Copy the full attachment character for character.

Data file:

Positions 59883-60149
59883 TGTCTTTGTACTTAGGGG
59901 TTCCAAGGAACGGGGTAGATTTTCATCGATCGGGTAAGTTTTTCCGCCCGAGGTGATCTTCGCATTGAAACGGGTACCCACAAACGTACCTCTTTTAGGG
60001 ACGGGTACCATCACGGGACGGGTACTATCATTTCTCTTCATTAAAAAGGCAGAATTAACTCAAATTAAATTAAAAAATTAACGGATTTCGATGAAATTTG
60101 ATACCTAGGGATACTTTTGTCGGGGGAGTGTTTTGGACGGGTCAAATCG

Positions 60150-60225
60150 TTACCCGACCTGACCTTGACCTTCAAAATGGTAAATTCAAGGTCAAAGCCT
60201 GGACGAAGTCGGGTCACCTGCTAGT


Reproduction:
Positions 59883-60149
59883 TGTCTTTGTACTTAGGGG
59901 TTCCAAGGAACGGGGTAGATTTTCATCGATCGGGTAAGTTTTTCCGCCCGAGGTGATCTTCGCATTGAAACGGGTACCCACAAACGTACCTCTTTTAGGG
60001 ACGGGTACCATCACGGGACGGGTACTATCATTTCTCTTCATTAAAAAGGCAGAATTAACTCAAATTAAATTAAAAAATTAACGGATTTCGATGAAATTTG
60101 ATACCTAGGGATACTTTTGTCGGGGGAGTGTTTTGGACGGGTCAAATCG

Positions 60150-60225
60150 TTACCCGACCTGACCTTGACCTTCAAAATGGTAAATTCAAGGTCAAAGCCT
60201 GGACGAAGTCGGGTCACCTGCTAGT